The Importance of Teaching Grit

Youth are unstoppable change agents

Grit is an essential element of the entrepreneurial mindset. It has two parts. One is resilience, a positive response to failure or adversity. The other is perseverance, a tendency to maintain interest and stay on task in the face of obstacles.

Grit means not enabling a pattern or habit of abandoning tasks just for the sake of change or because they’ve gotten tiresome. It’s about seeing things through and developing mastery, even though along the way the process can be uncomfortable, frustrating, discouraging, or even at times boring. Grit means picking yourself up if you stumble and being excited that you get to try again, this time knowing more than you did before.

It’s especially important that we teach students to have grit, to develop that toughness and resilience they need to move beyond adversity.

“Grit is passion and perseverance for very long-term goals. Grit is having stamina. Grit is sticking with your future, day in, day out, not just for the week, not just for the month, but for years, and working really hard to make that future a reality,” says psychologist and University of Pennsylvania professor Angela Lee Duckworth in a TED Talk, Grit: The Power of Passion and Perseverance.  “Grit,” she adds, “is living life like it’s a marathon, not a sprint.”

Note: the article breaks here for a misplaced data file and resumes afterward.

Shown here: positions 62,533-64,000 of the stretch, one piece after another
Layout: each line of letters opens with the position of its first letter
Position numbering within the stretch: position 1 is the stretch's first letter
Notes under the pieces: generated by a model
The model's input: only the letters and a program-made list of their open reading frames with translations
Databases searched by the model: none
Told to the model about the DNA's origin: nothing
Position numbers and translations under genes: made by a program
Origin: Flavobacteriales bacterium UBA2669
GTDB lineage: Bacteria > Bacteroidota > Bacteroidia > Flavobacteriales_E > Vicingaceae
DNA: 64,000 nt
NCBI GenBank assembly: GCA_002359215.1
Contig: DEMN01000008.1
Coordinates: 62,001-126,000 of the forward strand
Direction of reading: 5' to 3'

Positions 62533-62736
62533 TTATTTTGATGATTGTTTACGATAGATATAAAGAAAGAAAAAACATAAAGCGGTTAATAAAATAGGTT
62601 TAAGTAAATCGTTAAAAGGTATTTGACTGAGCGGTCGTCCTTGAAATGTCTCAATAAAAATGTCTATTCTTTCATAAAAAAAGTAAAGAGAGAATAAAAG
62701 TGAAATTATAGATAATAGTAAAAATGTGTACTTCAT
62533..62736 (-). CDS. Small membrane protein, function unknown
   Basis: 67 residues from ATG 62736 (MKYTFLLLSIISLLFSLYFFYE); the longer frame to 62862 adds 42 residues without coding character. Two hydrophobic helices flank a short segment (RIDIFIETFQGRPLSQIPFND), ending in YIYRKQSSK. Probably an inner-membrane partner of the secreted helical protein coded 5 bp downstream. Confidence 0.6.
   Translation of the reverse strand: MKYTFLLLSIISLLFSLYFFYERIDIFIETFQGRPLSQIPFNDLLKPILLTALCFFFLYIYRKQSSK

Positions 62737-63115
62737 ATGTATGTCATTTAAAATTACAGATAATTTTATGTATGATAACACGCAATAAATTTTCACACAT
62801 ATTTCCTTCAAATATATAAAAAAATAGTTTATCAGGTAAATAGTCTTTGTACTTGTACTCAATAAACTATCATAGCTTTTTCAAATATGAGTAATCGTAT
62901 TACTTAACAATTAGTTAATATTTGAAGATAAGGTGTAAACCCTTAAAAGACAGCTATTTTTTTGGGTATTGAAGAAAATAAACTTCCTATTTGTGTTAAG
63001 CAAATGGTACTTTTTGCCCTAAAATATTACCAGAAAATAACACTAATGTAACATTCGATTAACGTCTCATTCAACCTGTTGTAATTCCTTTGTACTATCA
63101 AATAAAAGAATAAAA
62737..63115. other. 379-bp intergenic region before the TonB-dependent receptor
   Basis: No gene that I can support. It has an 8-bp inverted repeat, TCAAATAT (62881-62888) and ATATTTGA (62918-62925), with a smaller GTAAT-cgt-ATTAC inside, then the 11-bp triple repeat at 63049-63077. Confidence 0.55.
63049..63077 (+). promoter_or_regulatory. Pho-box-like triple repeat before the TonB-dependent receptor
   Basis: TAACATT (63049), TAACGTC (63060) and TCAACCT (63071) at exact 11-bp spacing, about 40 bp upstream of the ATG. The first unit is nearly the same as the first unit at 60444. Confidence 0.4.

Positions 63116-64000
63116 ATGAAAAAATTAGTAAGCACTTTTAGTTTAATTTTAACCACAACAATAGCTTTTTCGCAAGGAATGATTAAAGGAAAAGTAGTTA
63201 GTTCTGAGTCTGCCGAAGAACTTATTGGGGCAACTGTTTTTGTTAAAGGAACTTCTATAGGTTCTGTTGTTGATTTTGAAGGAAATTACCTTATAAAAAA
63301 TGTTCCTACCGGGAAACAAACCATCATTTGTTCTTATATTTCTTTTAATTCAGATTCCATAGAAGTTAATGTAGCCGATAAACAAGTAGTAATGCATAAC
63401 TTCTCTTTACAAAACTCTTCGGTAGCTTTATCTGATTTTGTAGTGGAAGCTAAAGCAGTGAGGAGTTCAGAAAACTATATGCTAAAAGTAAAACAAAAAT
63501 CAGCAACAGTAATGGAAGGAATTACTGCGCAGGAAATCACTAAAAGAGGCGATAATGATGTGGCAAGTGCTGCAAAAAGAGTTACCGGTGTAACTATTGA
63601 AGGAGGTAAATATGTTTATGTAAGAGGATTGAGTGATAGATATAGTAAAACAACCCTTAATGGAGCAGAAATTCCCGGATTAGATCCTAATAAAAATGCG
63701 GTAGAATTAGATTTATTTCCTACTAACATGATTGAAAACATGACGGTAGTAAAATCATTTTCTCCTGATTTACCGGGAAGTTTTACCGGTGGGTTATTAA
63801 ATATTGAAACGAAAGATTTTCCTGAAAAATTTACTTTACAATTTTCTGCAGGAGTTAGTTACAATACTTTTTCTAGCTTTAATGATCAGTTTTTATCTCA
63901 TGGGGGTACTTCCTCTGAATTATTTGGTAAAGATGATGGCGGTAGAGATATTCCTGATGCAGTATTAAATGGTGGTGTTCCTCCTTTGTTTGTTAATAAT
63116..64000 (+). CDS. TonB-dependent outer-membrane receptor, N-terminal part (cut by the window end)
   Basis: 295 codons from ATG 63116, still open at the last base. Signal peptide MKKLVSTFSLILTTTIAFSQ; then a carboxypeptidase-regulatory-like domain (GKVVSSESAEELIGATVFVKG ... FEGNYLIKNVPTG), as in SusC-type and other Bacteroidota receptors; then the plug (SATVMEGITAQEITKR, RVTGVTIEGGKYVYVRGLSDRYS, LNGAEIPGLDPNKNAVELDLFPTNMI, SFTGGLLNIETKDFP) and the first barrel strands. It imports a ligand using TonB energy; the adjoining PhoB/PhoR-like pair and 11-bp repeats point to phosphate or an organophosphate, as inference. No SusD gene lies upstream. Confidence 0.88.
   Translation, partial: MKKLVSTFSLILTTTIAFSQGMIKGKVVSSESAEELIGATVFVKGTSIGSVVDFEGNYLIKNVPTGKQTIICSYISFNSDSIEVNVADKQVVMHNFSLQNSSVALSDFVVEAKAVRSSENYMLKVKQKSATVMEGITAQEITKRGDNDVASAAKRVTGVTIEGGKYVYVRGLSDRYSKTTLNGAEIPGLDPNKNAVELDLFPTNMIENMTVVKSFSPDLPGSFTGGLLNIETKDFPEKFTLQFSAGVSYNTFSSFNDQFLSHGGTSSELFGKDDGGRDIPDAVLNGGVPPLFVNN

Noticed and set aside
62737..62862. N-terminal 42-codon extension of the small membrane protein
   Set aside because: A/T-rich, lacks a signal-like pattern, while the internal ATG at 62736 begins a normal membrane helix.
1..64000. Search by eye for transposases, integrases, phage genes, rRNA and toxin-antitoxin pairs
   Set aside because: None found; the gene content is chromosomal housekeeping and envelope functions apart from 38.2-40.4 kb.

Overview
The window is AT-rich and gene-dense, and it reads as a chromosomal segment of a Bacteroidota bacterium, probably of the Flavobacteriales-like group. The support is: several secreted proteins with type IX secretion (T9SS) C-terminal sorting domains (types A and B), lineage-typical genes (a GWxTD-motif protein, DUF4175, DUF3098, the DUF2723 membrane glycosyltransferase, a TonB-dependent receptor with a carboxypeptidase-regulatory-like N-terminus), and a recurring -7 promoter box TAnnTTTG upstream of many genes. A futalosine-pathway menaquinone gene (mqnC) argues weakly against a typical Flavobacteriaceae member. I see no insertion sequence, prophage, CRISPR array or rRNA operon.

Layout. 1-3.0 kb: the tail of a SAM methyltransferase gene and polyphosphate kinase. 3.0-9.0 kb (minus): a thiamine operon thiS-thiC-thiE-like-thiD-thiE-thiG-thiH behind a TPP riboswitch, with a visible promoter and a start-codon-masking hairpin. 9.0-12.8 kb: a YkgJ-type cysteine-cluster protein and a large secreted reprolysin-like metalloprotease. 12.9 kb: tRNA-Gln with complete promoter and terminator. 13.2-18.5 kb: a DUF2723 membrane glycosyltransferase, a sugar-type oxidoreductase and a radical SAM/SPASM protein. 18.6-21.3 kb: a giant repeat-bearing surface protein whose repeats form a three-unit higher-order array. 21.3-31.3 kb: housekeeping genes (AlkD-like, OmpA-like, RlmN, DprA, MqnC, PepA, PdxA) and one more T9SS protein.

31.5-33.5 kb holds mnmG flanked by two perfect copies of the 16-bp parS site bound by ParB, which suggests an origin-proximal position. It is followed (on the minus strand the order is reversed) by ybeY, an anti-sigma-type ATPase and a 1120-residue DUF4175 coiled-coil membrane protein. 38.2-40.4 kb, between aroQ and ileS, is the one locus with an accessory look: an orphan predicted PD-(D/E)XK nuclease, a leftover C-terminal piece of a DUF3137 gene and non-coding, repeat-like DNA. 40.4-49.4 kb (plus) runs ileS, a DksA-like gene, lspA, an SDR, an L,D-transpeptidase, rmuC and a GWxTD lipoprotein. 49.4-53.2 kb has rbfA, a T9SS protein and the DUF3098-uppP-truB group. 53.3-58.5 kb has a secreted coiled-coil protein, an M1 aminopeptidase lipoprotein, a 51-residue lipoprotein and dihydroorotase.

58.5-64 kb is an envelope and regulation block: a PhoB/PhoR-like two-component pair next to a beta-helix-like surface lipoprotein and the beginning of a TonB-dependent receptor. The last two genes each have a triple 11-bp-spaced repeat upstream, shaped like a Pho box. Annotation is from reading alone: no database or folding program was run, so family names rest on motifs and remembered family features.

Duckworth had left a job in management consulting to teach seventh graders math in a New York City public school, where she realized that intelligence wasn’t the only difference between her best and worst students. Some of her strongest students weren’t the smartest, and some of the smartest weren’t the best. What set students apart was grit.

“Talent doesn’t make you gritty,” says Duckworth, who went on to research grit and perseverance among students elsewhere. “Our data show very clearly that there are many talented individuals who simply do not follow through on their commitments.”

At VentureLab, we help our students learn to persevere through everything, including failure. VentureLab students learn not to let failures keep them from going wherever their interests or passions take them, and that failing can actually be an advantage. They see that it isn’t necessary or sometimes even possible to start out already being good at something.

All that’s required is that you brave failure—that you always have grit.

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